24. Fortenberry JD. Health care seeking behaviors related to sexually transmitted diseases among adolescents. Am J Public Health 1997; 87:417–420.
25. Irwin CE Jr, Millstein SG, Ellen JM. Appointment-keeping behavior in adolescents: Factors associated with follow-up appointment-keeping. Pediatrics 1993; 92:20–23.
26. Blake DR, Gaydos CA, Quinn TC. Cost-effectiveness analysis of screening adolescent males for Chlamydia on admission to detention. Sex Transm Dis 2004; 31:85–95.
27. Mrus JM, Biro FM, Huang B, et al. Evaluating adolescents in juvenile detention facilities for urogenital chlamydial infection: Costs and effectiveness of alternative interventions. Arch Pediatr Adolesc Med 2003; 157:696–702.
28. Barry P, Kent CK, Scott KC, et al. Sexually transmitted infection screening in county jails is associated with a decrease in community prevalence of gonorrhea and chlamydia–San Francisco, 1997–2004. Presented at: 2006 National STD Conference; 2006; Jacksonville, FL.
29. Hardick J, Hsieh YH, Tulloch S, et al. Surveillance of Chlamydia trachomatis and Neisseria gonorrhoeae infections in women in detention in Baltimore, Maryland. Sex Transm Dis 2003; 30:64–70.
30. Kahn RH, Mosure DJ, Blank S, et al. Chlamydia trachomatis and Neisseria gonorrhoeae prevalence and coinfection in adolescents entering selected US juvenile detention centers, 1997–2002. Sex Transm Dis 2005; 32:255–259.
31. Katz AR, Lee MV, Ohye RG, et al. Prevalence of chlamydial and gonorrheal infections among females in a juvenile detention facility, Honolulu, Hawaii. J Commun Health 2004; 29:265–269.
32. Mertz KJ, Voigt RA, Hutchins K, et al. Findings from STD screening of adolescents and adults entering corrections facilities: Implications for STD control strategies. Sex Transm Dis 2002; 29:834–839.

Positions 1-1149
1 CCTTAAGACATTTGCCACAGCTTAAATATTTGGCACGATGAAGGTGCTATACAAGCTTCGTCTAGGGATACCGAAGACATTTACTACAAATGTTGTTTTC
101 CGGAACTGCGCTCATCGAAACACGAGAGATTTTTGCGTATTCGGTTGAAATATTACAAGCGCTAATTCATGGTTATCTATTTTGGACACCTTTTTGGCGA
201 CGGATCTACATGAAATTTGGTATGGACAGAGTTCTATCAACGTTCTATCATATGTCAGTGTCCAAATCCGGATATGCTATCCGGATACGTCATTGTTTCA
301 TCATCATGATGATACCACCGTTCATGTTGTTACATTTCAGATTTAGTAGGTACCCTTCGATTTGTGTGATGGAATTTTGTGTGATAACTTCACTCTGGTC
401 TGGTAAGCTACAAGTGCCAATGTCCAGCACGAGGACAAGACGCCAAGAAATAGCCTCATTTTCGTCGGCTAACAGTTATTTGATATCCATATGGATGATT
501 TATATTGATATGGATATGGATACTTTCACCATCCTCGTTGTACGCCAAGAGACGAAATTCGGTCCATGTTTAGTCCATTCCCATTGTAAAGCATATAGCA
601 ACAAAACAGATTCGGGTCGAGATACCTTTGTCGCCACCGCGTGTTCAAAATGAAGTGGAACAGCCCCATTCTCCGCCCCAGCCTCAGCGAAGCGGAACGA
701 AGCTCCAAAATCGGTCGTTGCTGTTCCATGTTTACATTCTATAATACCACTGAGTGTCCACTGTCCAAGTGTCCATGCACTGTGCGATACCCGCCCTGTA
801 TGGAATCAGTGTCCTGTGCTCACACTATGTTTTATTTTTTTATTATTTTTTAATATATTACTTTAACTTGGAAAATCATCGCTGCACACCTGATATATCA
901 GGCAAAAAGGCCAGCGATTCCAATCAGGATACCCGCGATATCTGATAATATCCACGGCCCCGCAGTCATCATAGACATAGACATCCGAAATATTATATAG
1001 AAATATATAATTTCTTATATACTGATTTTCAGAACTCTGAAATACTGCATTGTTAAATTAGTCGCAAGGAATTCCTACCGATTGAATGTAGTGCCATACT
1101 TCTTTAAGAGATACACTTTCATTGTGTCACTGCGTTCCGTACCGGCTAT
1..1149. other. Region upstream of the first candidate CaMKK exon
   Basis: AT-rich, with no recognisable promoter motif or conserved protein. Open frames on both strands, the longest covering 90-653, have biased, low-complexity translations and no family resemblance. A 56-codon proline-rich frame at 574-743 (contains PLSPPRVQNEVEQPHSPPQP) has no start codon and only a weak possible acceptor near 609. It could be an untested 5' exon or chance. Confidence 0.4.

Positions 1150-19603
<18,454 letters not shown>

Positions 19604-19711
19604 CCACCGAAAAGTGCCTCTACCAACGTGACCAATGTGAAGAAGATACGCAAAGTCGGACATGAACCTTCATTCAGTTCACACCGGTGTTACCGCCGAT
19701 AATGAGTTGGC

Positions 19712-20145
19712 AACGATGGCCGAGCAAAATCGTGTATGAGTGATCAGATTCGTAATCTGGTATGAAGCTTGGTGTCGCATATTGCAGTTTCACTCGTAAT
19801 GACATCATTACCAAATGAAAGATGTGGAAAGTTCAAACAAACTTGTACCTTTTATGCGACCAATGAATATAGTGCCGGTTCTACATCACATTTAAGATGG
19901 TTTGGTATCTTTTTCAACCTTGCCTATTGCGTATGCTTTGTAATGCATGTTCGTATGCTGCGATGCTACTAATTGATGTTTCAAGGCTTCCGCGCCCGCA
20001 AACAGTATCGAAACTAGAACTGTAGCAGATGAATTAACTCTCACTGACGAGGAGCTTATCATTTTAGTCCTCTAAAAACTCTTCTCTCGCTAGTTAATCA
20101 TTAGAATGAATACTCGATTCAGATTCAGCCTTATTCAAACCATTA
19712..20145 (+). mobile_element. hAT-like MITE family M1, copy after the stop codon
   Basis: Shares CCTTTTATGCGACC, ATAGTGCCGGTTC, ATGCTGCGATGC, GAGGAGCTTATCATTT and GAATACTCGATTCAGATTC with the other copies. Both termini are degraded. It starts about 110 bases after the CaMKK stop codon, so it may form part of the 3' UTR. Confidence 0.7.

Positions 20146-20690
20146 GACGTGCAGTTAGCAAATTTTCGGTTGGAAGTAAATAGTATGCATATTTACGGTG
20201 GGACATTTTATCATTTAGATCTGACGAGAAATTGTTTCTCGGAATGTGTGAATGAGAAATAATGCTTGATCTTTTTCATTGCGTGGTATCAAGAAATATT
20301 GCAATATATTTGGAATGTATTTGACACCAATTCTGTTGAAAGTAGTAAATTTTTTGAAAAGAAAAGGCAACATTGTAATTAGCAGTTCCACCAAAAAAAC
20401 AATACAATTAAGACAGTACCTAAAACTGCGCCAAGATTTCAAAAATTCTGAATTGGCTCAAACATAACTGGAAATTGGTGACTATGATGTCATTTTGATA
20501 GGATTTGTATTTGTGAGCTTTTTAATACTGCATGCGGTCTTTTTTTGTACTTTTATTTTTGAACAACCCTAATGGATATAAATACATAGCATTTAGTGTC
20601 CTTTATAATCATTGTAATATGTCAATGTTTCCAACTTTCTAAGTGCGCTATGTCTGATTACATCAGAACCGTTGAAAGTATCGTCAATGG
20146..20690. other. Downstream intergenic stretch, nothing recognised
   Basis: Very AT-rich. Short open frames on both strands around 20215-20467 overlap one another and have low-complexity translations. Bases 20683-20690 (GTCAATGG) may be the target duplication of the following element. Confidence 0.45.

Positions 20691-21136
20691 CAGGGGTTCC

33. Risser JM, Risser WL, Gefter LR, et al. Implementation of a screening program for chlamydial infection in incarcerated adolescents. Sex Transm Dis 2001; 28:43–46.
34. Lofy KH, Hofmann J, Mosure DJ, et al. Chlamydial infections among female adolescents screened in juvenile detention centers in Washington State, 1998–2002. Sex Transm Dis 2006; 33:63–67.
35. Dicker LW, Mosure DJ, Levine WC. Chlamydia positivity versus prevalence. What's the difference? Sex Transm Dis 1998; 25:251–253.
36. Chartier M, Packel L, Bauer HM, et al. Chlamydia prevalence among adolescent females and males in juvenile detention facilities in California. J Correctional Health Care 2004; 11:79–96.
37. Kraut-Becher JL, Gift TL, Haddix AC, et al. Cost-effectiveness of universal screening for chlamydia and gonorrhea in US jails. J Urban Health 2004; 81:453–471.
38. Gift TL, Lincoln T, Tuthill R, et al. A cost-effectiveness evaluation of a jail-based chlamydia screening program for men and its impact on their partners in the community. Sex Transm Dis 2006; 33(10 suppl):S103–S110.
41. Cohen DA, Kanouse DE, Iguchi MY, et al. Screening for sexually transmitted diseases in non-traditional settings: A personal view. Int J STD AIDS 2005; 16:521–527.
42. Joesoef MR, Kahn RH, Weinstock HS. Sexually transmitted diseases in incarcerated adolescents. Curr Opin Infect Dis 2006;19:44–48.
43. Centers for Disease Control and Prevention. Recommendations for the prevention and management of Chlamydia trachomatis infections. MMWR Morbid Mortal Wkly Rep 1993; 42:1–39.
44. Office of Juvenile Justice and Delinquency Prevention. Juvenile in Corrections. Washington, DC: US Department of Justice, Office of Juvenile Justice and Delinquency Prevention, 2004. Report No. NCJ 202885.
© Copyright 2009 American Sexually Transmitted Diseases Association